<b>Negatives of fluoride</b>

EDITOR: Unlike Penny Vanderwolk ("Positives of fluoridation far outweigh negatives," Close to Home, Friday), I am against wholesale fluoridation of the public water supply. I'm not a member of the Sonoma County Oral Health Task Force. However, I am a retired registered nurse who can read.

I disagree that "all credible and current medical science supports fluoridation as the single most effective strategy for preventing dental caries," that opponents tout "psuedo-scientific" evidence against fluoridation or that they are dishonest about their true fears. There is plenty of actual scientific evidence questioning the wisdom of adding a by-product of the manufacture of phosphate fertilizers to public water supplies.

According to the Centers for Disease Control, 90 percent of fluoride added to public water comes from just that. Too much fluoride exposure causes dental fluorosis. Again, according to the CDC, as of 2010, 41 percent of children age 12-15 had some form of dental fluorosis. And a 2009 study of 600 children in Iowa found no significant link between fluoride exposure and tooth decay.

You are permitted to your opinion as I am to mine. But you are out of line when you accuse those with a differing opinion of being fearful or embracing junk science.



<b>Clean power?</b>

EDITOR: Sonoma County swoons at any project that is described as "green" or "sustainable." Sonoma Clean Power would create no power. The only jobs it would create are for an over-priced management team. And clean? Carbon credits are not clean. Biomass is not clean.

Proponents argue that money will be saved because there are no shareholders to demand a share of the profits. But they will buy all the power from out-of-state (Texas?), for profit, brokers. PG&E will distribute the power. That is two sets of shareholders who will reap rewards. And what California regulations will be required of the out-of-state energy producers? What happened to buy local?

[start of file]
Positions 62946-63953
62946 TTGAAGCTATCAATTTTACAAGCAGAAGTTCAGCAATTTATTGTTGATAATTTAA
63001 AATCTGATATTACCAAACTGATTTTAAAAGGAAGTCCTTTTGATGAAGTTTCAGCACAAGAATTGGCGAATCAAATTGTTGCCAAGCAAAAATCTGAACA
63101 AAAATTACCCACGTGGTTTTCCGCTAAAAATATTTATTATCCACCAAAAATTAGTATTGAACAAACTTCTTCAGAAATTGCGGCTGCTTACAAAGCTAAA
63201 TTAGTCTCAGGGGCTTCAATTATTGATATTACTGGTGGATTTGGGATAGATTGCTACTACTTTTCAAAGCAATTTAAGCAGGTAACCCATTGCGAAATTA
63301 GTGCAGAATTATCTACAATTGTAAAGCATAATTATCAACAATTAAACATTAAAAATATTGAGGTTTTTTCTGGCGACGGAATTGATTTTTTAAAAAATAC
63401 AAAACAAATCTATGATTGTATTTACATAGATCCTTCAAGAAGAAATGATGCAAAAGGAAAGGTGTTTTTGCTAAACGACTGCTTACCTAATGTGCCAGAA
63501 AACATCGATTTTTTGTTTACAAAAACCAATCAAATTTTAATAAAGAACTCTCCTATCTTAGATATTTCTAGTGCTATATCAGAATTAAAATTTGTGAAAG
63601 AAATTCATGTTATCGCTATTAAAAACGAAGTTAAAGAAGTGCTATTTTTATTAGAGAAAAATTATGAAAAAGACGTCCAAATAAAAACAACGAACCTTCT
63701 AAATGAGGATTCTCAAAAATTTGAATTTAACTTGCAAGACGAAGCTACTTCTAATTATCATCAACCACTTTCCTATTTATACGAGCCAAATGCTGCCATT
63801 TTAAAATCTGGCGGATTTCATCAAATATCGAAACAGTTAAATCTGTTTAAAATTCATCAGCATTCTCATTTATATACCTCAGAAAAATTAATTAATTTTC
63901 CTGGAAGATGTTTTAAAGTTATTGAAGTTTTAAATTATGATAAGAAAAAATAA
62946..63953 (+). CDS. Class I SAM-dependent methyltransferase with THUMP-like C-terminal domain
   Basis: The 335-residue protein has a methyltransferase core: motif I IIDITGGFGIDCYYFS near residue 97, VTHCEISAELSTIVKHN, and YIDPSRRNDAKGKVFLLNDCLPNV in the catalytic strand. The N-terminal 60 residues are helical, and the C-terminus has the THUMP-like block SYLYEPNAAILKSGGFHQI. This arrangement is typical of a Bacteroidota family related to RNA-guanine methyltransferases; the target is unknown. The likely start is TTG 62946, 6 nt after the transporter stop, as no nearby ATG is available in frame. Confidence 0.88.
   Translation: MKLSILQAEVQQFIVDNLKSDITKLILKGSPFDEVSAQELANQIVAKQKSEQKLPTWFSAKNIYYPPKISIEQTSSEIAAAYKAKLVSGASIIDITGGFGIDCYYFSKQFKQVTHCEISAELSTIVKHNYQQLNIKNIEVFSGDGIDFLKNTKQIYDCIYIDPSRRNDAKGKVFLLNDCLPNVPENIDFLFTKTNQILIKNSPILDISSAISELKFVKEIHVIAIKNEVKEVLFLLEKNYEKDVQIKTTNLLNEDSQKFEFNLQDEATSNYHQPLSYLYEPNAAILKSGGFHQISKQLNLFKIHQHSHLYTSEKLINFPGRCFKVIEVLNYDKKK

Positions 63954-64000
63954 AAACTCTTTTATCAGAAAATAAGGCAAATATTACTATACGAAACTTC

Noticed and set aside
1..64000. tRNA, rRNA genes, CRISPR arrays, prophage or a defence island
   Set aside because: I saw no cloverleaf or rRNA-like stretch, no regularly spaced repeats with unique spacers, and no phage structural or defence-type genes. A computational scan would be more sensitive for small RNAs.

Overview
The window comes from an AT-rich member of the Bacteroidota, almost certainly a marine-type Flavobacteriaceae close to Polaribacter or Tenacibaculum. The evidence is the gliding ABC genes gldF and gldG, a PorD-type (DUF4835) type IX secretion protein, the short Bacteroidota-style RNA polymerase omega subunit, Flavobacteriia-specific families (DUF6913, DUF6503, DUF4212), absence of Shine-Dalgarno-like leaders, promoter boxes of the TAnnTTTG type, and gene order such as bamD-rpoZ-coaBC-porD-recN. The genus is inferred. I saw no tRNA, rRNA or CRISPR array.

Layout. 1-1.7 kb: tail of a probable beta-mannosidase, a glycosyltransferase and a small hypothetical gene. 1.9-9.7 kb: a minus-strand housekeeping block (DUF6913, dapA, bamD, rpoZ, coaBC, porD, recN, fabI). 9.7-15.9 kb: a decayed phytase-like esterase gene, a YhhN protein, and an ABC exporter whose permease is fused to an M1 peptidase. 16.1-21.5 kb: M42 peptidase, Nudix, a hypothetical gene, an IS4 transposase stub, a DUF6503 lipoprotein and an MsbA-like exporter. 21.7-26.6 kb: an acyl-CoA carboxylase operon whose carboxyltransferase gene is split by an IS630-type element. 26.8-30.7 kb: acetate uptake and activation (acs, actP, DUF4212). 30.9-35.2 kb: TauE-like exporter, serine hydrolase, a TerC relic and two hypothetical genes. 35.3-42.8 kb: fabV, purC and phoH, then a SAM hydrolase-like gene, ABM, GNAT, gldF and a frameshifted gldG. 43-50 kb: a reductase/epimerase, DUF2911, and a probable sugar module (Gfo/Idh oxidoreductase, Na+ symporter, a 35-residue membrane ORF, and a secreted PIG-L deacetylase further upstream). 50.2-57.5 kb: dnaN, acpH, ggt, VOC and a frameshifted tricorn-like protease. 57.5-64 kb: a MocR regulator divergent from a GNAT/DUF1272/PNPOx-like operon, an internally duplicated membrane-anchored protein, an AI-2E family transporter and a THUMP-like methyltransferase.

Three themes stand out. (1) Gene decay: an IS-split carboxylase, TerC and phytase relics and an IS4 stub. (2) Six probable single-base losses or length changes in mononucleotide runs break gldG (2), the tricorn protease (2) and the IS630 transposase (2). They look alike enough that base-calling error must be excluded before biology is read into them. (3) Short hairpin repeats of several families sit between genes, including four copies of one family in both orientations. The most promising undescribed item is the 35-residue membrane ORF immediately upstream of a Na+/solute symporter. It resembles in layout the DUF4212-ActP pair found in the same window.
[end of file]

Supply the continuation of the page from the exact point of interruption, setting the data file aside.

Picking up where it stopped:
Sonoma Clean Power is to be modeled on the Sonoma County Water Agency. Aren't those the people who rewarded their customers' water conservation efforts by raising the price of water? And who gave the Board of Supervisors the authority to create a power agency? I believe it is a vast over-reach of power.

I also believe that at some point it will fall to all the taxpayers in the county to bail out this ill-conceived project. That is always the case when something is shoved down our throats.



<b>Teachers' contributions</b>

EDITOR: We often hear we need better qualified teachers, our students are failing, there are too many poor teachers in the system, and so on. We have much more to look toward in our educational system to make necessary improvements.

As a K-8 teacher I spent a minimum of $1,500 per year out of pocket to have the proper tools to teach, which included math, language and science materials. I had to deliver No Child Left Behind without the proper support system. There was a lack of instructional aide time, lack of a full-time nurse, lack of psychology services and principals who were divided between two schools. I was expected to train my instructional aides and volunteers on my own. I had to clean my own room because custodial services were cut, and this included cleaning toilets.

Articles such as Eli Broad's ("A better way to train teachers," July 8) portray teachers as being the main problem in our schools. We need to look at all aspects of our educational system and quit making the hard-working, under-staffed teachers the scapegoats.


Santa Rosa

<b>Global warming</b>

EDITOR: Tim McGraw ("Warming scam," Letters, Friday) says the sun is the only source of warming in our solar system, and he's correct. However, the issue with global warming isn't the source of our solar heat, it's the increase in the number of people and their demands for energy that are warming the planet.

Perhaps one way to slow global warming would be for the pope to endorse contraception.


Santa Rosa